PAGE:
His books are all autobiographical and form what he called the “Duluoz legend”, which he planned in his old age to combine into one huge volume in which all the characters’ names were restored (so “Irwin Garden” would revert to Allen Ginsberg, “Old Bull Lee” to William Burroughs, and so on).


The term beat means a state of “exalted exhaustion” which explains how even tugboats can be “beat”. He constantly tries to capture the Thingness of things. Like the Bird of Chittenden above, or the art of Van Gogh (of whom Kerouac was a fan), objects are eternally announcing their presence in the world. As Aldous Huxley put it in The Doors of Perception, the world for Kerouac is full of “symbolic dramas trembling perpetually on the verge of the ultimate revelation”.

What was less noticeable to the seventeen-year-old me was the religious aspect of Kerouac’s writing. He described himself as “actually not ‘beat’ but strange solitary crazy Catholic mystic”. His books are pilgrimages, stations on a restless search for epiphany. Later works – including his poetry – in which he pursues Buddhism don’t alter that. As he says in Satori in Paris, “I’m not a Buddhist, I’m a Catholic”. Buddhism is the map he uses to get closer to his own particular God. But nothing is ever reachable; anticipation beats realisation every time:

“”ah let’s go back to the sweet city”, I think, which is showing across the bay, full of promise that never takes place except in the mind”

He’s a pilgrim without destination, because revelation can be found anywhere. Kerouac was inspired by Joyce; remember Stephen Dedalus in Ulysses:

“– That is God.

Hooray! Ay! Whrrwhee!

— What? Mr Deasy asked.

— A shout in the street, Stephen answered, shrugging his shoulders.”

After all, the “beat” in Beat Generation was from “beatific”. The Dharma Bums chronicles their voyage toward Buddhism, but in Kerouac this mutated into a form of nihilism: if, confronted with the Infinite void, everything is meaningless then what’s the point?

“turning from a youthful brave sense of adventure to a complete nausea concerning experience in the world at large…Avoid the world, it’s just a lot of dust and drag and means nothing in the end. But what to do instead?”

What to do? Into his own personal Void he pours wine and then whisky (“as I grew older I became a drunk. Why? Because I like ecstasy of the mind”), leading to his death at 47.

There’s a trajectory to the Duluoz legend, starting with the footloose days of On The Road and The Subterraneans, and culminating in the disenchantment of the later books. In Satori in Paris, chronicling his journey to France in 1965, he undertakes a quest to trace his Breton heritage (his full name was Jean-Louis Lebris de Kerouac), marking a shift from wanderlust to “roots”, as if to somehow ground himself at last1. He notes the etymology of his name which, given his lifestyle hitherto, is ironic: Ker = house; Ouac = field2.

It’s no surprise that Kerouac viewed with distaste the thousands of teenagers who, inspired by his work, dropped out of society in the 50s and 60s, and from whose own quests spirituality was generally absent.

“I’m supposed to be King of the Beatniks according to the newspapers, so but at the same time I’m sick and tired of all the endless enthusiasms of new young kids trying to know me and pour out all their lives into me”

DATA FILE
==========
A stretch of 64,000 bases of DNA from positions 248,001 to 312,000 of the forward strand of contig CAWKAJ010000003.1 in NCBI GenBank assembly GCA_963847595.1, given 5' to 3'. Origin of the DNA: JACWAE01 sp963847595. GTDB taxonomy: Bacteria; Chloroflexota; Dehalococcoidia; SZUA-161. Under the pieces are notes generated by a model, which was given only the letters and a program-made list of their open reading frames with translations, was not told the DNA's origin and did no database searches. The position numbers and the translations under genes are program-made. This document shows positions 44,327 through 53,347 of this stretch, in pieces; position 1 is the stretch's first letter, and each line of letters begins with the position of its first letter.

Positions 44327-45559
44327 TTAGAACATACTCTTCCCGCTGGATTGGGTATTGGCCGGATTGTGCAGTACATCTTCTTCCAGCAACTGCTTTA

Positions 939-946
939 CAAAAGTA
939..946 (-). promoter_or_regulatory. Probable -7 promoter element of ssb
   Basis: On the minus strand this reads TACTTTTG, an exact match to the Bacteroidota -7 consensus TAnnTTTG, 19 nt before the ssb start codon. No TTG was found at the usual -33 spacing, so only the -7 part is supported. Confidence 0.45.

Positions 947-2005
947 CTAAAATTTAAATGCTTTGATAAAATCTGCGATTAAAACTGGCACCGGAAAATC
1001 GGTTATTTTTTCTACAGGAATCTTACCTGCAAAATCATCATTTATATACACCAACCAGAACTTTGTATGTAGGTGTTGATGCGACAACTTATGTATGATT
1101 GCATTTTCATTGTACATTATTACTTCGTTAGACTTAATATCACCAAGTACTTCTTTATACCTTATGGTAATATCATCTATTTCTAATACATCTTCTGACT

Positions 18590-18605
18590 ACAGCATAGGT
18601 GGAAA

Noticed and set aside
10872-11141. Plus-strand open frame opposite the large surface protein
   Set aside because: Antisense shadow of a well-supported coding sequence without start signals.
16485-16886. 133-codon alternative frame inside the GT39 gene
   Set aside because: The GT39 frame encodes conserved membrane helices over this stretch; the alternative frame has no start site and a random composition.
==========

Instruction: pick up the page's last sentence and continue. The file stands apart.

In Desolation Angels (that late, bitter, dispirited book whose mood so shocked me after the freewheeling On The Road), he mentions his earlier ideal of

“a “rucksack revolution” with all over America “millions of Dharma Bums” going up to the hills to meditate and ignore society”

The fact that the “meditate” part of the brief was largely ignored by the lifestyle beatniks is no doubt part of what left him so fed up with the movement he’d helped to birth:

“at the very moment the manuscript of [On The] Road was being linotyped for publication…I was already sick of the whole subject”

To anyone reading Kerouac there’s no avoiding the downward arc of his life. What’s curious is how in Lonesome Traveler (published 1960), one of the stories is a brief retelling of his summer spent as a fire lookout on Desolation Peak in Washington state. Titled “Alone on a Mountaintop” it climaxes with a moment of revelation:

 “what exists is God in His Emanation, what does not exist in God in His Peaceful Neutrality, what neither exists nor does not exist is God’s immortal primordial dawn”

However, the first part of Desolation Angels (published 1965) is a more full account of that summer, from which the epiphany is absent, and instead is full of foreshadowings of the disenchantment that awaited on his descent into civilisation.



1 Wanderlust had now become aimlessness:

“always an ephemeral ‘visitor’ to the Coast never really involved with anyone’s lives there because I’m always ready to fly back across the country but not to any life of my own on the other end either” (Big Sur)

2 Though a native speaker of Quebecois, it’s a brave or foolish man who tries to tell Parisians how to “properly” pronounce French words. The ossified French of Canada may be more “authentic” in that it’s closer to a more primal form (a spurious argument) but what value does it have if no-one in France uses it?



Kerouac, Jack: Lonesome Traveler

Kerouac, Jack: On The Road

Kerouac, Jack: Desolation Angels

Kerouac, Jack: Satori in Paris

Kerouac, Jack: Big Sur

Huxley, Aldous: The Doors of Perception / Heaven and Hell


photo: Jamie Gorman